How to measure the diameter of a steel wire rope and what is Extension Properties?
How to measure the diameter of a steel wire rope?
The rope diameter should always be checked before installation. Measure a straight part of the rope. Two parts with minimum distance of one meter should be measured. At every point two measurements should be done, with an angle of 90 degrees displacement in relation to each other. The average between the two measurements should be according to the tolerance detailed in the tables below.
Steel wire ropes for general applications
Steel wire ropes for person elevators
|Tolerance for nominal diameter for ropes with fibre core/synthetic core||Tolerance for nominal diameter for ropes with steel core|
|Unloaded||Loaded to 5% of min breaking load||Loaded to 10% of min breaking load||Unloaded||Loaded to 5% of min breaking load||Loaded to 10% of min breaking load|
|mm||max%||min %||min %||max %||min %||max %|
Steel Wire Ropes Extension Properties
Any assembly of wires spun into a helical formation (either as a strand or a wire rope), when subjected to a tensile load, can extend in three separate phases, depending on the magnitude of the applied load:
Phase 1: initial extension
Phase 2: elastic extension
Phase 3: permanent extension (thermal elongation and contraction, rotation, wear and corrosion)
Phase 1 and 2 are very important because they are a normal part of the rope bedding in and working of the rope. Phase 3, on the other hand, can be caused by the wrong choice of rope or lack of rope inspection. The phases occure in sequence in all ropes that are exposed to a gradual increased load. Due to this a new rope, when overloaded, will go through phase 1 and 2 before the third phase (permanent extension) begins.
Phase 1: Initial or permanent extension
This phase of extension of the rope depends on the construction of the rope and can be explained as follows:
When loading a new product, extension is created by the bedding down of the assembled wires with a corresponding reduction in overall diameter. This reduction in diameter creates an excess length of wire which is accommodated by a lengthening of the helical lay.
When sufficientely large bearing areas have been generated on adjacent wires, to withstand the circumferential compressive loads, this mechanically created extension ceases and the extension in phase 2 commences.
The initial extention can not be accurately determined and depends on, apart from the strand or the rope construction, the various loads and the current load frequency.
It is not possible to quote any exact values for various constructions but the following approximate values can be used to give reasonably accurate results.
Phase 2: Elastic extension (elongation)
Following Phase 1, the rope extends in a manner which complies approximately with Hookes Law, i.e. stress is proportional to strain.
The proportionality factor normally is a material constant called Modulus of Elasticity (E-modulus). To steel wire ropes the E-modulus is more of a construction constant than a material constant.
The elastic extension can be calculated as follows (Hookes law):
Elastic extension (mm) = (W x L) / (E x A)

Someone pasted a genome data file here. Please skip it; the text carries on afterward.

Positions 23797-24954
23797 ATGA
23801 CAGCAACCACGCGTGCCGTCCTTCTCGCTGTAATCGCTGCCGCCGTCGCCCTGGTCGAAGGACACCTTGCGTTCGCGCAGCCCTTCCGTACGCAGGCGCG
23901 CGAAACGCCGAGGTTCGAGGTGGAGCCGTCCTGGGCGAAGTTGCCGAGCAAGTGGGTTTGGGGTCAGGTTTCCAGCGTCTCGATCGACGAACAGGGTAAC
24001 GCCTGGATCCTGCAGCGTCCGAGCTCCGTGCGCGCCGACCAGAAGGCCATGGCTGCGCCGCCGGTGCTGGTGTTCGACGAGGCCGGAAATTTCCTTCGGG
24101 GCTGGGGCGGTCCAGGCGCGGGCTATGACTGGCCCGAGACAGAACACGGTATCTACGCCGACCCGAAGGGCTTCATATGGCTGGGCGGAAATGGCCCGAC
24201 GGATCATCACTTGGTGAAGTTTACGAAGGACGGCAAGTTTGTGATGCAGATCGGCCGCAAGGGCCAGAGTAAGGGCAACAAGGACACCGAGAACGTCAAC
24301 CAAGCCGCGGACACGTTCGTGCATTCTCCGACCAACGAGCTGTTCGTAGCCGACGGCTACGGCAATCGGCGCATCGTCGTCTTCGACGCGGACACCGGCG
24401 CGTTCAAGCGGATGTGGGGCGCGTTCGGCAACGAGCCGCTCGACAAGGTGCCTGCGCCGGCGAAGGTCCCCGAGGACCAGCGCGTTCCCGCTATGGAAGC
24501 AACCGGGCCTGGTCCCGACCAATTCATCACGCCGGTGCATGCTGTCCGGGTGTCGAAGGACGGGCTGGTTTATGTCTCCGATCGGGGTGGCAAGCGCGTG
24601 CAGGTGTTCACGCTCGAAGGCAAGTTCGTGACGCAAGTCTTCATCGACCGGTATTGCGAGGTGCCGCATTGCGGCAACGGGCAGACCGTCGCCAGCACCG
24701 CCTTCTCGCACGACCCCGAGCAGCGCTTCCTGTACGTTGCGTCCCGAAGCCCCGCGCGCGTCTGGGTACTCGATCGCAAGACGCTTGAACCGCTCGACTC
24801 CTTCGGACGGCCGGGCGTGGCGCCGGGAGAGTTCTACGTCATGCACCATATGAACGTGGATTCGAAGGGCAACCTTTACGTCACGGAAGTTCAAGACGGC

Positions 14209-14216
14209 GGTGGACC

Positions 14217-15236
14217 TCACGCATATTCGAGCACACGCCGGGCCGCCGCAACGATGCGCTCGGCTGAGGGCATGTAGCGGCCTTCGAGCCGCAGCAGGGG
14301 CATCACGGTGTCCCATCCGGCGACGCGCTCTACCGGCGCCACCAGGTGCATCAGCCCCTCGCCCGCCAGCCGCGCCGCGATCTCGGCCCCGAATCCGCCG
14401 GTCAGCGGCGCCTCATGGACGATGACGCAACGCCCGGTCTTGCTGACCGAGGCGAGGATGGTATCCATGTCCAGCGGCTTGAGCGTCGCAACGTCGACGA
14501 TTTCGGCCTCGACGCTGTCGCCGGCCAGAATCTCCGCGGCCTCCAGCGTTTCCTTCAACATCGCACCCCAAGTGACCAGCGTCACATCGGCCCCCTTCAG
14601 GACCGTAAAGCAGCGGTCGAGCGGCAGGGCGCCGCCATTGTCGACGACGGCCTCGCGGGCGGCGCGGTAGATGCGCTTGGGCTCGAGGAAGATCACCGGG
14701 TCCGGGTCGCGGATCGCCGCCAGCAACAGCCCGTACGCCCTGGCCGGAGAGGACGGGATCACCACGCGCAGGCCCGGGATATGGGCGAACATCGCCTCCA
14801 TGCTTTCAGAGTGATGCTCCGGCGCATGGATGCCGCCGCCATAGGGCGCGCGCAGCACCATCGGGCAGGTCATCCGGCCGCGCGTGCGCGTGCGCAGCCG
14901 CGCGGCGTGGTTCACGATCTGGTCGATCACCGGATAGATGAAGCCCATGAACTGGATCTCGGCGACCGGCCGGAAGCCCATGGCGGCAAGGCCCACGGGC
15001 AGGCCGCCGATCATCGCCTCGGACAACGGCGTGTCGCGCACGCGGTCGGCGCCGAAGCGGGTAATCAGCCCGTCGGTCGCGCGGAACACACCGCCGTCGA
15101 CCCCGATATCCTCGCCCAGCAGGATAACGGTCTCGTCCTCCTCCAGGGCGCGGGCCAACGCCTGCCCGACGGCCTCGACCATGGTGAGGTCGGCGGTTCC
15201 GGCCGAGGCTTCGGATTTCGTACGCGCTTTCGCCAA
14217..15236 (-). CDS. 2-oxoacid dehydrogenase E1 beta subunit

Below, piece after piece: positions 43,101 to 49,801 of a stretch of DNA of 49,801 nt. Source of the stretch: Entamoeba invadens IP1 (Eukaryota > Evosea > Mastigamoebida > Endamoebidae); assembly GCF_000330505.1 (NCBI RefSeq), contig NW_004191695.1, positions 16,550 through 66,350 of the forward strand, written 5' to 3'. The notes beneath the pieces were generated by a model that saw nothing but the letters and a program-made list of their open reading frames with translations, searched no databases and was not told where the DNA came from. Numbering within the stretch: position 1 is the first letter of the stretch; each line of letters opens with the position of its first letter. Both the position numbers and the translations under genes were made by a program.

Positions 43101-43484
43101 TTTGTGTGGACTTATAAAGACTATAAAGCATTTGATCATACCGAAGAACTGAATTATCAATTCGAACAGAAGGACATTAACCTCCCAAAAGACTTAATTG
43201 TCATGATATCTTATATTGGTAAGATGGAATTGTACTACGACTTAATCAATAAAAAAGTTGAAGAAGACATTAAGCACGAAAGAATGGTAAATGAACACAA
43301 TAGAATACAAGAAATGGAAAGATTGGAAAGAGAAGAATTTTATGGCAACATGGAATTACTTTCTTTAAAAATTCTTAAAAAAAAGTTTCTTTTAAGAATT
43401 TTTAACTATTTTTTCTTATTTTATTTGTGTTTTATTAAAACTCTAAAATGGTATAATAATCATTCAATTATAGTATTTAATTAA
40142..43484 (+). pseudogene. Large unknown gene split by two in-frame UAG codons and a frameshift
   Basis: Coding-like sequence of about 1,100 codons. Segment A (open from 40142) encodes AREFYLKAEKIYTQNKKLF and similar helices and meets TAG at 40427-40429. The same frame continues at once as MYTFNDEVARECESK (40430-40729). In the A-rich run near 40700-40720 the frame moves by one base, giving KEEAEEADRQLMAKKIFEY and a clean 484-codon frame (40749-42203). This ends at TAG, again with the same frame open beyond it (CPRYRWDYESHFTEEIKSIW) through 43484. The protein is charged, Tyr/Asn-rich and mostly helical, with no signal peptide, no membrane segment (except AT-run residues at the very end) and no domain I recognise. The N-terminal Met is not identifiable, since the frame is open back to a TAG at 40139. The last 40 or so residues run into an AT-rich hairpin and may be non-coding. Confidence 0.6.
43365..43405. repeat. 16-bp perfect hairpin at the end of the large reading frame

W = applied load (kg)
L = rope length (mm)
E = elastic modulus (kg/mm2)
A = area of rope - circumscribed circle (mm2)
The modulus of elasticity varies with different rope constructions. Due to specific manufacturing factors, wire dimensions and other factors, the E-modulus varies between different wire ropes of the same construction and dimension. If the exact E-modulus value of a certain rope is necessary a specific modulus test needs to be done for that rope.
The elastic extension is valid until the proportionality or elasticity limit is reached. Once the load exceeds this limit , extension according to phase 3 takes place. The elasticity limit is defined as the largest force where the rope returns to its original length when unloaded.
General E-module of the rope construction
These values are valid for ropes operating with a safety factor of 5:1. With lower safety factors the modulus of elasticity indicated are increased and for higher safety factors they reduce.
Phase 3: Permanent extension
The permanent, non-elastic extension of the steel caused by tensile loads exceeding the yield point of the material. If the load exceeds the Limit of Proportionality, the rate of extension will accelerate as the load is increased, until a loading is reached at which continuous extension will commence, causing the wire rope to fracture without any further increase of load.
Thermal Expansion and Contraction
The coefficient of linear expansion (∝) of steel wire rope is 0.0000125 = (12.5 x10-6) per o C and therefore the change in length of 1 metre of rope produced by a temperature change of t o C would be;
Change in length Δ| = ∝ |o t
∝ = coefficient of linear expansion
|o = original length of rope (m)
t = temperature change (o C)
The change will be an increase in length if the temperature rises and a decrease in length if the temperature falls.
Extension due to Rotation
The elongation caused by a free rope end being allowed to rotate.
Extension due to Wear
The elongation due to inter-wire wear which reduces the cross-sectional area of steel and produces extra constructional extension.
The total elongation of a 200 m length of steel wire rope type 28 mm 265-wires (6x36-IWRC) at a tension of 10 tonnes (safety factor 5:1) and with an increase in temperature of 20°C.
According to phase 1:
Permanent constructional extension = 0,25% x total rope length = 0,25% x 200 m = 500 mm.
According to phase 2:
Elastic extension = (W x L) / (E x A) = (10000 x 200000) / (6000 x 615,4) = 540 mm.
According to phase 3:
Thermal expansion = 0,0000125 x L x t = 0,0000125 x 200 x 20 = 50 mm.
Total extension = 500 mm + 540 mm + 5+ mm = 1090 mm.
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